Career Options in Health that Involve Working with Children
Many health careers offer an option to specialize working with a particular group of people, including children. These jobs range from treating children for illnesses and injuries to delivering infants to helping children develop speech. For those in the health field who are interested in working with children, we have compiled a handful of job options in different areas of specialty that work with these young patients.
|Job Title||Median Salary (2016)*||Job Growth (2014-2024)*|
Source: *U.S. Bureau of Labor Statistics
Find schools that offer these popular programs
- Alternative Medicine
- Clinical Laboratory Science Professions
- Communication Disorders Sciences
- Health and Fitness
- Massage and Related Therapeutic Professions
- Medical Administrative Services
- Medical and Health Preparatory Sciences
- Medical Assisting
- Medical Diagnostic and Treatment Professions
- Medical Ethics and Bioethics
- Medical Informatics and Illustration
- Medical Residency Programs
- Mental Health Services
- Nursing Professions
- Nutrition Services
- Optometric and Ophthalmic Services
- Osteopathic Medicine - DO
- Pharmaceutical Sciences and Administration
- Podiatry - DPM
- Public Health and Safety
- Therapeutic and Rehabilitation Professions
- Veterinary Medicine and Clinical Sciences
Career Information for Health Careers that Involve Working with Children
An obvious health career that specializes in working with children is that of a pediatrician. These physicians are specifically trained to diagnose and treat illnesses, injuries and other conditions that are common to young people, as well as checking for proper development. They can work with infants up through young adults, and they may further specialize in areas such as pediatric surgery or chronic conditions common in children. They also provide basic care for these patients, like vaccinations and yearly exams. Pediatricians complete 4 years of medical school after college and must complete a residency program in pediatrics.
A nurse midwife is considered an advanced practice registered nurse (APRN), and although they do not work with children of all ages, they specialize in caring for women and their newborns. They provide women with basic health care and prenatal care, and they help deliver babies. They may be the baby and mother's primary care providers for a while. They are also trained to handle emergency situations during birth, such as hemorrhaging and caesarian births. APRNs need a license and at least a master's degree in their specific field, though a doctorate is increasingly the standard. They must also pass a national certification exam.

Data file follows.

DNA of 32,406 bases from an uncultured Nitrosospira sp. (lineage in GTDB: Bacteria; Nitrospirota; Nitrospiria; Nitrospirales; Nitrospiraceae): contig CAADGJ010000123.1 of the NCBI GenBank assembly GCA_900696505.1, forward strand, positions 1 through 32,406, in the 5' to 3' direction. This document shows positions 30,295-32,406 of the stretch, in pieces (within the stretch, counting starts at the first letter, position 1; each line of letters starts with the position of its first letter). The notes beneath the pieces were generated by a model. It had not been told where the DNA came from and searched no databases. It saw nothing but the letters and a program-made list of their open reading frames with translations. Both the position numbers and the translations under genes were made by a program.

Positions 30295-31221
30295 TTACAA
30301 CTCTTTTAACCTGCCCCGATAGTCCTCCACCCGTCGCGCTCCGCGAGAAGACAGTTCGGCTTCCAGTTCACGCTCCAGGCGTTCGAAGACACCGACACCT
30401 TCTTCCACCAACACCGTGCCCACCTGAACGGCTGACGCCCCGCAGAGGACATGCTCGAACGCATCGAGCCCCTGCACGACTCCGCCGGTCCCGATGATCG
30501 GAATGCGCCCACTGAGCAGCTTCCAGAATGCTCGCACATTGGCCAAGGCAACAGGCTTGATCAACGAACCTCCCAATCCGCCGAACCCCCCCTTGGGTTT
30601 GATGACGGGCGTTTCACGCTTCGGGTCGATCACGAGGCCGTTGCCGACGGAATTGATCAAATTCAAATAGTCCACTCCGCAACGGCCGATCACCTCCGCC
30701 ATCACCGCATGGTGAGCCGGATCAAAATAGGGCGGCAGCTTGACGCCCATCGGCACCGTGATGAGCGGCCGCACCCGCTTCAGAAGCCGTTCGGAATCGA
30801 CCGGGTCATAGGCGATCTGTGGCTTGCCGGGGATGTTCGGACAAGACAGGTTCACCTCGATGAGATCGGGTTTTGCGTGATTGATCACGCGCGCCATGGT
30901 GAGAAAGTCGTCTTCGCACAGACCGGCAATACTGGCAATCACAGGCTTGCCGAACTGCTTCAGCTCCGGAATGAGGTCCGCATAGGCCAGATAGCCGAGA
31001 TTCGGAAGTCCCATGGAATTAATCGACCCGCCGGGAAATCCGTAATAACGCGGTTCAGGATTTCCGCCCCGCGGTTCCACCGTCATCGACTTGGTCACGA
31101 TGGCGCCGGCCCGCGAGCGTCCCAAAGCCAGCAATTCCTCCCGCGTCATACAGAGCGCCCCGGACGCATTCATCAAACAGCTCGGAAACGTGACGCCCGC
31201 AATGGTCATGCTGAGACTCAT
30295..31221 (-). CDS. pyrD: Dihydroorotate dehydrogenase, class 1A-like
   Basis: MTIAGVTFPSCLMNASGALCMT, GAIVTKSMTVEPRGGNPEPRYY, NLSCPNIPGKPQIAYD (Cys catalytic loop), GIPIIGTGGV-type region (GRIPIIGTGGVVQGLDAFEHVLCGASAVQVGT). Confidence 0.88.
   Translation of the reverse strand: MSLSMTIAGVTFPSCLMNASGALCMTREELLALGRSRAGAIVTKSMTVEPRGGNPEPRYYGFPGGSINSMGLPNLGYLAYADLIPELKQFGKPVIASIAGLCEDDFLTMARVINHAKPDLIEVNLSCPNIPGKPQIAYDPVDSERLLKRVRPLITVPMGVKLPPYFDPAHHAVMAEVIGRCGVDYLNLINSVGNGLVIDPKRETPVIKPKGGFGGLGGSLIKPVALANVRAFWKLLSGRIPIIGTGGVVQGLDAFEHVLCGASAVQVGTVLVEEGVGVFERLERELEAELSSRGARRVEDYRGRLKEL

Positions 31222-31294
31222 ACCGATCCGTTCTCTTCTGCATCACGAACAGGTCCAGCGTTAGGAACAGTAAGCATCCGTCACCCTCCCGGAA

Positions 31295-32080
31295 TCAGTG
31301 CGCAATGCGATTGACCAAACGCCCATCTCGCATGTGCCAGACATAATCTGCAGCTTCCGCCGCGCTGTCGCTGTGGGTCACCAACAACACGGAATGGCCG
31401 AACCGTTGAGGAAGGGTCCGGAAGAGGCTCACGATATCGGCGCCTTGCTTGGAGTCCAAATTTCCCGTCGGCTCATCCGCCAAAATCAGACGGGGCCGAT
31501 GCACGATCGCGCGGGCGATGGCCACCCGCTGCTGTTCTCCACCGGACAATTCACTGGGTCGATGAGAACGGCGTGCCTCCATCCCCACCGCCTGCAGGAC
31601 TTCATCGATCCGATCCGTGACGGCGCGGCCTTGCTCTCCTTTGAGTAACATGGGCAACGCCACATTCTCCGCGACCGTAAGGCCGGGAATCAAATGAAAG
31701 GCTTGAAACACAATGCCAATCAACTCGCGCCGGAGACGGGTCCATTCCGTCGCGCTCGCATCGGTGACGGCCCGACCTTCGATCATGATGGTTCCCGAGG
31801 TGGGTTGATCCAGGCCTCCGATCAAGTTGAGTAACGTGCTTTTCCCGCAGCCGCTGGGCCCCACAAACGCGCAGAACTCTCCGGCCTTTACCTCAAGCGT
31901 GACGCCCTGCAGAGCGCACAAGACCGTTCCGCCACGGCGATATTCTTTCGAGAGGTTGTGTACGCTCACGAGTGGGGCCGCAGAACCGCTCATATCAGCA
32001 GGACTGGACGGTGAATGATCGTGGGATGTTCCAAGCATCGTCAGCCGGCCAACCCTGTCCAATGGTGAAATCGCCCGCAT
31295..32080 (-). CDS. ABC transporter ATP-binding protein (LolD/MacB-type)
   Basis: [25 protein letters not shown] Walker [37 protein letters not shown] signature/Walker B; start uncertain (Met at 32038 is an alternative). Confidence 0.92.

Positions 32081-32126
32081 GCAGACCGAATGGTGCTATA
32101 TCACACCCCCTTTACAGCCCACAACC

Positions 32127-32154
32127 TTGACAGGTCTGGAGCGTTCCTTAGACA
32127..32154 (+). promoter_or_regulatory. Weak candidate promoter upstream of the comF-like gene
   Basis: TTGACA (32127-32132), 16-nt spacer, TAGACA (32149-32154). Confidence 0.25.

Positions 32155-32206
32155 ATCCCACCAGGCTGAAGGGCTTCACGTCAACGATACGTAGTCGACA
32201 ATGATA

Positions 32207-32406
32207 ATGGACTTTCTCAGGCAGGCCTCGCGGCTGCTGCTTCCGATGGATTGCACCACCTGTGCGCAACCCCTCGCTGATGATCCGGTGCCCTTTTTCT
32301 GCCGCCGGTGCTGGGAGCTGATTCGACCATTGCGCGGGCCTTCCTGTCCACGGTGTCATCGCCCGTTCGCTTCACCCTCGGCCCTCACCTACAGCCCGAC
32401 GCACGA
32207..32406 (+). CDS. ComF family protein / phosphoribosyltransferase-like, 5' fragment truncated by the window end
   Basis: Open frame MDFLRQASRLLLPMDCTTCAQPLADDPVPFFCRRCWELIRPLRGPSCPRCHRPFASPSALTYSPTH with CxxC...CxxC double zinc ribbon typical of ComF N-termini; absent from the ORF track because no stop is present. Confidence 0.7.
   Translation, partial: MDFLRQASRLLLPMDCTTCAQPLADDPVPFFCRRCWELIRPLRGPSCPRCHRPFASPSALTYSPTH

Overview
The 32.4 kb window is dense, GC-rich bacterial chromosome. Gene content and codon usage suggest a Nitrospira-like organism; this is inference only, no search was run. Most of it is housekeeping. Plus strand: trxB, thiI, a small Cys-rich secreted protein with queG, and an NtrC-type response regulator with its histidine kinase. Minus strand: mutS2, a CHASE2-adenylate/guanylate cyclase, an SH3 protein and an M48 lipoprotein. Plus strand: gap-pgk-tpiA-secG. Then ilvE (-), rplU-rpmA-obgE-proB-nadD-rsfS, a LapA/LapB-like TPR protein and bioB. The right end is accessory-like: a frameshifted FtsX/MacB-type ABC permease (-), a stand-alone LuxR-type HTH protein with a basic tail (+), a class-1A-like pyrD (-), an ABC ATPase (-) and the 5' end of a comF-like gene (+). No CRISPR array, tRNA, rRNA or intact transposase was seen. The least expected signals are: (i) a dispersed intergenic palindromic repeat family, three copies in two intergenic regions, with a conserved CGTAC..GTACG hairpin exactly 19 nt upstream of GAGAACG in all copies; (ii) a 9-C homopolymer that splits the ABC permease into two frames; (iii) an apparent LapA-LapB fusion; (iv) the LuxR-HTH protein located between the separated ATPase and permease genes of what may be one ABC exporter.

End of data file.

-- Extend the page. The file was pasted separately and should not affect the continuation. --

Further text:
Registered nurses (RNs) provide patient care and may specialize in working with children. They may further specialize in specific areas of medicine that focus on children, such as pediatric oncology, which is working with children who have cancer. RNs administer medication, observe patients, update medical records and monitor medical equipment. They may also explain to children and their families about the child's medical condition, treatment plan and what to do at home concerning their condition once they are released from the medical facility. All RNs must have a valid license, but education varies. They may hold a diploma, associate's or bachelor's degree.
Physical therapists work with injured or ill patients of all ages to help them alleviate pain and/or improve movement through exercises, stretches, hands-on therapies and more. Although children do not usually need these services as often as adults, physical therapists may work with children who have been involved in accidents and are suffering from various injuries, or who have developmental issues with various parts of their bodies. They work closely with physicians to review medical histories, observe their patients and then develop a treatment plan. They may adjust the treatment plan based on a patient's progress and needs. Physical therapists have to have a state license and a Doctor of Physical Therapy (DPT) degree.
Speech-language pathologists may specialize in working with children to help them improve their speech and/or swallowing capabilities. These professionals diagnose, treat and work to prevent communication issues in children with autism, cleft palates, hearing loss, developmental delays and other conditions. They develop an individualized treatment plan for each patient and work with their families to cope with their condition. They use various exercises to help patients strengthen muscles, make sounds, improve fluency problems and more. Speech-language pathologists need a license to work with patients, and they usually have at least a master's degree in the field.